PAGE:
NASA has warned that a large-sized asteroid might be getting closer to Earth at a very high speed. They named it as ‘2016 NF23’. According to their estimate, it is bigger in size than the London Eye with an estimated diameter of up to 160m. Due to its high speed, it could be potentially hazardous to our planet.
Are there any chances of collision of the Asteroid with Earth?
The scientists have classified NF23 as an “Atens” body, which means that its orbit comes into the vicinity of Earth. According to one of the planetary defense officers at the Headquarters of NASA in Washington, the asteroid posed no risk to us on Earth. They have merely designated the object as a Potentially Hazardous Asteroid (PHA) because its orbit over time wings it within five million miles of the orbit of the Earth. However, there is nothing hazardous to Earth or even unique about this pass of the asteroid.
As well know that the London Eye is 135m high which is 50m than the St Pauls cathedral. The scientists estimated that the asteroid is about 20m bigger in size than the London Eye. The time when it made its closest approach to Earth, it was around 3 million miles away from our planet. At that time, it was traveling at a staggering speed of 20,000mph. This means it was traveling about 15 times faster than the retired Concorde with a maximum speed of 1,354mph.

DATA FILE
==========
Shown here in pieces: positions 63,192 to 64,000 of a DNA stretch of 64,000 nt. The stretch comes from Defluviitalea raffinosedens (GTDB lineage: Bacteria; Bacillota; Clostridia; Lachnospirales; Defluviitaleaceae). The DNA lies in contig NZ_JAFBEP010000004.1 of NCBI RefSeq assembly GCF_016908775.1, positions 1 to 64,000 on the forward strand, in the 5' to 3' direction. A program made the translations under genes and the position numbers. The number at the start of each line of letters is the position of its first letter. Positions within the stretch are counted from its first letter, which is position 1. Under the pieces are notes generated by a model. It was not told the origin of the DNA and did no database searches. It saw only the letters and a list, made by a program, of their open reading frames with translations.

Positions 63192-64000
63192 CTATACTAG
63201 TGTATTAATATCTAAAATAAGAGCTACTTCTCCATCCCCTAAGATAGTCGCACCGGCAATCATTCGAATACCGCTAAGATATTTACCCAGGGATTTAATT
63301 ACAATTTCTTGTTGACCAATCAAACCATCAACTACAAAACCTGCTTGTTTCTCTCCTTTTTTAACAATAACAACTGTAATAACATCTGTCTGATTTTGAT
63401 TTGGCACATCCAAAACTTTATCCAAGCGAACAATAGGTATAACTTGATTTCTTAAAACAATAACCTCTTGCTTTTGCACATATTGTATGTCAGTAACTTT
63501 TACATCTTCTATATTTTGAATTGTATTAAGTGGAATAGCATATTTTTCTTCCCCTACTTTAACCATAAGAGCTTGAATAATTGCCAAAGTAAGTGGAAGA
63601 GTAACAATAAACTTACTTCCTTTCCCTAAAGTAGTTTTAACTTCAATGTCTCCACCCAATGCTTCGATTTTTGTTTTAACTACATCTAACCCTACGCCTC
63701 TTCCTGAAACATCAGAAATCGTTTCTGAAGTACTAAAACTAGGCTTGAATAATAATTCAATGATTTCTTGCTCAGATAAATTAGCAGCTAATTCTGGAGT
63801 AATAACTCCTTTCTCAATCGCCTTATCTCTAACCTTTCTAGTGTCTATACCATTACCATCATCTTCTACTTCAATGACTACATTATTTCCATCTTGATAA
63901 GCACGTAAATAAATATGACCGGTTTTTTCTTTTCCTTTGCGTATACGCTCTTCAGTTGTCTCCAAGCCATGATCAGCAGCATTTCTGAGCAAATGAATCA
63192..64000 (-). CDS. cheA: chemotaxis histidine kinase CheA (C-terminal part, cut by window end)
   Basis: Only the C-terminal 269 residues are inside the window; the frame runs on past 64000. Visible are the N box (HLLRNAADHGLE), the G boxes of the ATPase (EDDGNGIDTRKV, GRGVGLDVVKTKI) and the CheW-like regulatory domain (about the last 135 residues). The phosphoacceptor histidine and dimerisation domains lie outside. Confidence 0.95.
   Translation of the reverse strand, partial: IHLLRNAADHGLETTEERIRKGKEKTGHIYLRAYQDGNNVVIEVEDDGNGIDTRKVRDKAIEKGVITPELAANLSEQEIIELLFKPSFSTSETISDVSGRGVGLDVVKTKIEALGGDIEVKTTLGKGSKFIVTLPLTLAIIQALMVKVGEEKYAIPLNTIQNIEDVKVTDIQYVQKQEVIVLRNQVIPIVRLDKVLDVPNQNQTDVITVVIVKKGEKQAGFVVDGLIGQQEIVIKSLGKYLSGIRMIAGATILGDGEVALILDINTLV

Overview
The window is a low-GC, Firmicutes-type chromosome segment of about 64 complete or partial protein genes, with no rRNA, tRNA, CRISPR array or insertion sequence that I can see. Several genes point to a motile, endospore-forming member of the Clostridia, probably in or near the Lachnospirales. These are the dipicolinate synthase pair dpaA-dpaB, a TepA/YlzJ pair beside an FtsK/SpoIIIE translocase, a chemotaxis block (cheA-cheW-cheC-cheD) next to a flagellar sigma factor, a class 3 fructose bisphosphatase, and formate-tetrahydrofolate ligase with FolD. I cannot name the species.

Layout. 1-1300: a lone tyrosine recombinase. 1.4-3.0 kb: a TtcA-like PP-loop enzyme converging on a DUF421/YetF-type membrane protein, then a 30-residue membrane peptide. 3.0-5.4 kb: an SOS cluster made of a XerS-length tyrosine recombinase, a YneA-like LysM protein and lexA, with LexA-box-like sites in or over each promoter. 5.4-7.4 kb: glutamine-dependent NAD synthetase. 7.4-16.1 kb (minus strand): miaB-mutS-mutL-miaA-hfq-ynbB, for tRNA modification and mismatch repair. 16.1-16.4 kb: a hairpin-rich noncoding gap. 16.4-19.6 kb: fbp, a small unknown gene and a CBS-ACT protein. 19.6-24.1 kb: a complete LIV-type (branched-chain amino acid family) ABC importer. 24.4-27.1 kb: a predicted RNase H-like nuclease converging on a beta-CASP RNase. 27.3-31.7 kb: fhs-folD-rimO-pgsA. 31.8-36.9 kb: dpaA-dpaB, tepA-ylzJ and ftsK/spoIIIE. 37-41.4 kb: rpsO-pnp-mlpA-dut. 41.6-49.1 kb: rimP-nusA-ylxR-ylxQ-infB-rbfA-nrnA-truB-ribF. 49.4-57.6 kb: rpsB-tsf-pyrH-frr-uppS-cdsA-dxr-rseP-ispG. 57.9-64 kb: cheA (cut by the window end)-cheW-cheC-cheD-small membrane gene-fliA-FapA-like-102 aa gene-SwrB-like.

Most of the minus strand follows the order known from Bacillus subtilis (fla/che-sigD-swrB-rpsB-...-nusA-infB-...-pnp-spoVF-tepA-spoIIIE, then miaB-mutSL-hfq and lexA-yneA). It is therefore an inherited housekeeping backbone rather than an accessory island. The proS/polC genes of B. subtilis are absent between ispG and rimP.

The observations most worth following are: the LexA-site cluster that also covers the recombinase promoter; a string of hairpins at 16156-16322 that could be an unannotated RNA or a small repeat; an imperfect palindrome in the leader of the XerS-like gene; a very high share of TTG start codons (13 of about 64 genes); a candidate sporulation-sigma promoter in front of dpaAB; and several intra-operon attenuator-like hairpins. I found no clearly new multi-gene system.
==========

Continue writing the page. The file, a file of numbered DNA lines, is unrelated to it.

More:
Although the asteroid is still at a distance of 3million miles from our planet, yet the scientists deem it as a danger to us. All because of its size and staggering speed. According to the scientists, an asteroid can be registered as “potentially hazardous” which is within 4,650,000 miles from Earth, having a diameter larger than 500 feet. They fear that if it hits the Earth, an entire city might get destroyed causing millions of deaths.
For how many Years we might be Safe from an Asteroid Strike?
The scientists at NASA track the projected path of the space and its close proximity to Earth by using Small-Body Database Browser. It is installed in the Jet Propulsion Laboratory. NASA has confirmed that no asteroid or comet is on a collision course with Earth currently. So, the probability of any major collision is negligible. Moreover, they believe that no large object is likely to strike the Earth any time in the next several hundred years.
Before the close encounter of our planet with 2016 NF23, a slightly smaller 130m-wide asteroid skimmed past us very closely at a distance of 126,419 miles. The astronomers also detected an asteroid known as “2010 WC9” which was originally lost about eight years ago. At that time, they claimed that it was the closest pass for this particular asteroid for the next 300 years. In their opinion, the astronomers need to detect as many of the near-Earth objects as possible to be able to better calculate the statistics.